I have a couple of interviews lined up, so I station myself in the lobby of the team hotel. See Rahul Dravid and Co as they head out for a stroll. I finish the interviews but have another one lined up four hours later. Public transport in Mount Manganui is quite a challenge and I'm in no mood to walk. I park myself on a couch and order a coffee. As Dravid walks back in, he asks if I'm staying in the hotel.
Later in the evening we walk to dinner with a couple of the Indian players trailing us. There's familiarity now, so they're no longer looking at us with hawk eyes. Kamlesh Nagarkoti even suggests a couple of vegetarian restaurants. As we walk back, I run into Dravid and his assistant coaches again, who stop over at the restaurant we are in for ice cream. The town is built around a hill, so even if you happen to go in two different directions, you'll bump into each other soon enough. We say hello for the third time in three hours.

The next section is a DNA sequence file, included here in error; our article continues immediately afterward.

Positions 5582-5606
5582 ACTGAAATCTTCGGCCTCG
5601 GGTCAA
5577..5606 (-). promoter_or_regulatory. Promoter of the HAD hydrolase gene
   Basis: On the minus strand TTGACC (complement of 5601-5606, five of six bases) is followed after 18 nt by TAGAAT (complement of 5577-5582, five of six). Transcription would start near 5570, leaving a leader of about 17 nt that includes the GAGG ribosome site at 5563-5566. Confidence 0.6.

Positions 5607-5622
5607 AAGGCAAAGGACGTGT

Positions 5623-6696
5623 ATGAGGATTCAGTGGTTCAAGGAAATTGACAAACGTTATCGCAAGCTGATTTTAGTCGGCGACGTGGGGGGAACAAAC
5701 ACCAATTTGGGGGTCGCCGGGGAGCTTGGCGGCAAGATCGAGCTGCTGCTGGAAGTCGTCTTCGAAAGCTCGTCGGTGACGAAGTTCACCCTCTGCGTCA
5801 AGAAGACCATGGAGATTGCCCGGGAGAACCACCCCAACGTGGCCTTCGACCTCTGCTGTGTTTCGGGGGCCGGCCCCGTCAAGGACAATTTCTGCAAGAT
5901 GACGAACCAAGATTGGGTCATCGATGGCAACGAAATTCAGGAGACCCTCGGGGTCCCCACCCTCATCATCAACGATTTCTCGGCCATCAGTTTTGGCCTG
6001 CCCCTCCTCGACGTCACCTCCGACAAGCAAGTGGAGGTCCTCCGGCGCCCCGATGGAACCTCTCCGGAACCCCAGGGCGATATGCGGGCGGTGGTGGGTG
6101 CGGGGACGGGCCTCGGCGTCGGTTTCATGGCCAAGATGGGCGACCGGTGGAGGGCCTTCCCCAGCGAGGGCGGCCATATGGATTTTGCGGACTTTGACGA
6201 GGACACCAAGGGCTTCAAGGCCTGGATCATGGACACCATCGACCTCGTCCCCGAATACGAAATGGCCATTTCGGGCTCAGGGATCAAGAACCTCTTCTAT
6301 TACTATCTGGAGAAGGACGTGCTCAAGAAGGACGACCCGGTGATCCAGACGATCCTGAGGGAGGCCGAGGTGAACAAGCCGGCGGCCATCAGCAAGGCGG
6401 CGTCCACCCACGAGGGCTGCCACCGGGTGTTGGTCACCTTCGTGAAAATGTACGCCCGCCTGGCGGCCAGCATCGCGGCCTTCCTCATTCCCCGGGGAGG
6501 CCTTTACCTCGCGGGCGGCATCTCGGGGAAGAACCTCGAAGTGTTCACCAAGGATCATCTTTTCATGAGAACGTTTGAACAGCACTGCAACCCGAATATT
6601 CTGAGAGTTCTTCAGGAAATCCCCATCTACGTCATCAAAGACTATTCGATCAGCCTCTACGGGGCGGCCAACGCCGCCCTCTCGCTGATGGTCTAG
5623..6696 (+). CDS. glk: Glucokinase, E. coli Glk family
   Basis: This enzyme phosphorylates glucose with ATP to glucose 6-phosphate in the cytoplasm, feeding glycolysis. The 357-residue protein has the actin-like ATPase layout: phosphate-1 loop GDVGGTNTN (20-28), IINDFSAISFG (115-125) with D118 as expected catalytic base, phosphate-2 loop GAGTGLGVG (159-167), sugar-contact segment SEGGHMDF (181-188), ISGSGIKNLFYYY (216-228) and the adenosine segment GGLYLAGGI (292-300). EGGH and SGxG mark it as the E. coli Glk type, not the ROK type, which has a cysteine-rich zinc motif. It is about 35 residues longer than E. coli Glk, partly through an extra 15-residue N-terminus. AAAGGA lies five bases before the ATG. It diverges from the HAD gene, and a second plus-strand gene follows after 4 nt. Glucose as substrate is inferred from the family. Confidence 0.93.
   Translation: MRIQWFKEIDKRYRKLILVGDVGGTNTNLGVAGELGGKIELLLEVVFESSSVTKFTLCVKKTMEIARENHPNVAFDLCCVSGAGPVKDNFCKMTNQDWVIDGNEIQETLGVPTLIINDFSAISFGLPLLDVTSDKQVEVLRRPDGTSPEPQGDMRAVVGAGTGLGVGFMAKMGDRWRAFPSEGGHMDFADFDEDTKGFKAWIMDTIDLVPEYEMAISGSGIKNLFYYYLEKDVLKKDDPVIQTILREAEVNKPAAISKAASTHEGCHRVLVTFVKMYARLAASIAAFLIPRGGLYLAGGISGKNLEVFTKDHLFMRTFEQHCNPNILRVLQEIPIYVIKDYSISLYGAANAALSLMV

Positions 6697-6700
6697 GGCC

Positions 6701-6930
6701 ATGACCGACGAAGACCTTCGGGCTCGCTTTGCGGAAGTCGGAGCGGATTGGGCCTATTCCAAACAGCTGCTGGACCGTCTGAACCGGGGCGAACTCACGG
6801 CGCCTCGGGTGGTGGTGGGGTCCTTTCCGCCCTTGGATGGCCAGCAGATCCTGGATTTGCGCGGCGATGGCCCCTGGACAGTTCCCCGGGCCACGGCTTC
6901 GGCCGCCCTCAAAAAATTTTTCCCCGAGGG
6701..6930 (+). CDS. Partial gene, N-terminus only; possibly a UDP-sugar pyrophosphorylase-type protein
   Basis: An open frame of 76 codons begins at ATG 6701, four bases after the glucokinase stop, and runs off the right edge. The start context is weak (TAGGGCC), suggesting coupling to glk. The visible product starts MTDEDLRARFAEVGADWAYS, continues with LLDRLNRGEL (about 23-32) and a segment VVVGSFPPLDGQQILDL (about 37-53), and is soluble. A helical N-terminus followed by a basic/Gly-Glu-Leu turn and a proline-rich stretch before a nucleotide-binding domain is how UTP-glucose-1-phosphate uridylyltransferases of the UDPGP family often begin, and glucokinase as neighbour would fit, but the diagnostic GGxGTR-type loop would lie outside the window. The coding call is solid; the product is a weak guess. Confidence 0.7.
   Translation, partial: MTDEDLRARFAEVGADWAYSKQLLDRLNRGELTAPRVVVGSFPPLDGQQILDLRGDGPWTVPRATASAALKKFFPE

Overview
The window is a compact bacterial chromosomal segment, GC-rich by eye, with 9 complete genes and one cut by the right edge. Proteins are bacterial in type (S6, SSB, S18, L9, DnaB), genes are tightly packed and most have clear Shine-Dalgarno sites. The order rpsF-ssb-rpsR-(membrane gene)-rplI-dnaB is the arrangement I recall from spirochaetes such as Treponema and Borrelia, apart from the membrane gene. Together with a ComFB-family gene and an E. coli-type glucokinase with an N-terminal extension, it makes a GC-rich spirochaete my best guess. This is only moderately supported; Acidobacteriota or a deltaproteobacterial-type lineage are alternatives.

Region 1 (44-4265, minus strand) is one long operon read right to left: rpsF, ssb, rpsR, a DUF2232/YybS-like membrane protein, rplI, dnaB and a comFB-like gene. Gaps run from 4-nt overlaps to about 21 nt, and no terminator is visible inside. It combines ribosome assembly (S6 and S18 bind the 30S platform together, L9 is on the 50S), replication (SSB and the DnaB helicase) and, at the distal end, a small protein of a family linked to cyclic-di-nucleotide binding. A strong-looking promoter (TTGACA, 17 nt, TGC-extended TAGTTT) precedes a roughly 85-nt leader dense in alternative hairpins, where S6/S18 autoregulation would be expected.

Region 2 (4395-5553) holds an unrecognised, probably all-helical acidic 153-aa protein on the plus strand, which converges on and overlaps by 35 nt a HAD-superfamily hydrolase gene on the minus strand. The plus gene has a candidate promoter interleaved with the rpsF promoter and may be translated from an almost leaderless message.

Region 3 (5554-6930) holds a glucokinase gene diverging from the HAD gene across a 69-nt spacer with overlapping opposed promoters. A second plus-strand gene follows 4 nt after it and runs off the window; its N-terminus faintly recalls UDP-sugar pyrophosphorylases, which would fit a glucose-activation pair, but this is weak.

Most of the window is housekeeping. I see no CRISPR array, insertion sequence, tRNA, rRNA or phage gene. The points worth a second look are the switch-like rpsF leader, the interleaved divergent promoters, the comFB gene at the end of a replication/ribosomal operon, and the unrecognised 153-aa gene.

India make short work of Papua New Guinea. The match is over in two hours, which means all my writing can be finished well before people back in India have their lunch.
The evening is spent strolling the streets in search of local food, before returning to wrap up a couple of feature pieces and crash.
It's noon when I'm up. All the walking has regulated my sleep cycle. I rush to the ground, only to realise I've left my accreditation back at the bed and breakfast. I rush there and back. By the time I settle in, my laptop auto-updates its operating system. When I'm finally set up, there's a bizarre obstructing-the-field dismissal.